An experiment using 32 miniature swine was designed to study the effects of eating cooked ground beef or soybean meal + tallow on serum lipid and lipoprotein levels. Cooked ground beef (26.9% fat) and beef tallow (96.9% fat) were added at 32.8 g and 8.2 g per 100 g of ration, respectively, in order to provide 40% of the protein requirement coming from beef. The experimental diets formulated to be isocaloric and isonitrogenous were: basal diet in which soybean meal and corn oil served as protein and fat sources, respectively; basal plus crystalline cholesterol incorporated at .05% of the diet; basal plus cooked ground beef (Beef); basal + tallow with crystalline cholesterol added at .03% of the diet. The polyunsaturated to saturated fat ratio averaged 4.32 for diets 1 and 2 and .14 for diets 3 and 4, respectively. After 10 weeks, serum trigylceride levels were unaffected (P>.05) by the beef and tallow treatments. The consumption of the beef diet, however, elevated (P<.01) serum cholesterol levels and HDL-cholesterol levels from week 2 through 10 while the tallow diet increased serum cholesterol levels from week 2 through 8. Serum low density lipoprotein (LDL) + very low density lipoprotein (VLDL) bound cholesterol levels were elevated (P<.05) at 2, 4, 6, 8 and 10 weeks of the experiment for the basal + tallow treatment. Beef protein, unlike tallow, in a soybean meal based diet caused an elevation in serum HDL cholesterol levels without an alteration in percent cholesterol distribution.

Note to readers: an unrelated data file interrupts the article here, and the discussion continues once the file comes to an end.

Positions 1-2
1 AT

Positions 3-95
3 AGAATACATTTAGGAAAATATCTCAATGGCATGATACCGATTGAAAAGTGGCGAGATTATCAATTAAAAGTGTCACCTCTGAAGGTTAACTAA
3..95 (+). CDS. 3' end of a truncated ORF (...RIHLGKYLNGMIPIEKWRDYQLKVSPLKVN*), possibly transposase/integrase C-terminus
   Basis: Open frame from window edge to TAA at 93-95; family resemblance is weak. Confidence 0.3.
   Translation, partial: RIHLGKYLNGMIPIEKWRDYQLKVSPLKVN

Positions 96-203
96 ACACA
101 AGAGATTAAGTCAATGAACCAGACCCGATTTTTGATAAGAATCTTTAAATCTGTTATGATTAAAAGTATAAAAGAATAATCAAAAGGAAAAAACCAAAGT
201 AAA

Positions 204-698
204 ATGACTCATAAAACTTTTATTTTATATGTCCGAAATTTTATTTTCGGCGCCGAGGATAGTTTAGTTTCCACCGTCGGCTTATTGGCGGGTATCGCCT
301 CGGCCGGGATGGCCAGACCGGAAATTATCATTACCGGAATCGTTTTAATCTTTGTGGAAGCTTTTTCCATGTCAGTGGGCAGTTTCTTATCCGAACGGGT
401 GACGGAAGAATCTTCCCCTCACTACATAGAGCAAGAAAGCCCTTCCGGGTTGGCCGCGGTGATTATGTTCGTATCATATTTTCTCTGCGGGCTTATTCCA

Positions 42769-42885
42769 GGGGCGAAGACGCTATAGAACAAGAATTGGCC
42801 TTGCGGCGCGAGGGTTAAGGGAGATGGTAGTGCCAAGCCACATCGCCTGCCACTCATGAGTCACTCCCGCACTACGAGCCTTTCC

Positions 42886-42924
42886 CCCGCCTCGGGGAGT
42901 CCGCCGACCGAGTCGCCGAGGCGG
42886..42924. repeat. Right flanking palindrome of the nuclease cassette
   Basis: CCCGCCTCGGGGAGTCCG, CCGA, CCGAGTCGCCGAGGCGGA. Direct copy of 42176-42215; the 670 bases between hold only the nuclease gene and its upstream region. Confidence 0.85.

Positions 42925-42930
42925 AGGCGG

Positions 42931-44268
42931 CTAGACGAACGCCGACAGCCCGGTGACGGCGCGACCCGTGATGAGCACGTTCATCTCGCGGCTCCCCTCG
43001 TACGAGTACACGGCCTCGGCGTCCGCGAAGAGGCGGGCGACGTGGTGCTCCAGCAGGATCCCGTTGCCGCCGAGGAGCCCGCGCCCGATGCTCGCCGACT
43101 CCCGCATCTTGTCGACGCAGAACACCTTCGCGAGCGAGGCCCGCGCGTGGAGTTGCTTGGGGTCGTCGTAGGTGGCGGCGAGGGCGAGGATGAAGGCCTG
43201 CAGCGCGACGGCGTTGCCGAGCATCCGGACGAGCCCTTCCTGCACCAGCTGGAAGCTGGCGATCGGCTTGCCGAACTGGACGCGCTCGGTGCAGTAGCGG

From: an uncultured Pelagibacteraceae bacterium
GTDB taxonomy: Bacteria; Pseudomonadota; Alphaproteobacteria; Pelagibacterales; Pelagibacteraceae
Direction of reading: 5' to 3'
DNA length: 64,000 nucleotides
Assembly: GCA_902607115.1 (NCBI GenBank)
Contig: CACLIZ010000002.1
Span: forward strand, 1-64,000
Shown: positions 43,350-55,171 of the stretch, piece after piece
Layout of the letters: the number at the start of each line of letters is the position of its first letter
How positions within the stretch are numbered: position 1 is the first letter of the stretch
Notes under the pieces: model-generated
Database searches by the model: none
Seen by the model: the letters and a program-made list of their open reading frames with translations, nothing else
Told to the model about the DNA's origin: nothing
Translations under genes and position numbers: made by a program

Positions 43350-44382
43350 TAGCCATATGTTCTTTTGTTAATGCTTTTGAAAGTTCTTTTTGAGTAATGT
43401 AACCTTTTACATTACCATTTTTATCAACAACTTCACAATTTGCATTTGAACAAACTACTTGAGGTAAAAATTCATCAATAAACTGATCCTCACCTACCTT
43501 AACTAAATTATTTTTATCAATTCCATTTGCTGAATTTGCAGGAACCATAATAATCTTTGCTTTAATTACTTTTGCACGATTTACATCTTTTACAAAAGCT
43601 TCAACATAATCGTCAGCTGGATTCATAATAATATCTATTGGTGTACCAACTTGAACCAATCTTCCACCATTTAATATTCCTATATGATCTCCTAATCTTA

|Original language||English (US)|
|Number of pages||16|
|Journal||Nutrition Reports International|
|State||Published - 1985|
ASJC Scopus subject areas
- Medicine (miscellaneous)
- Food Science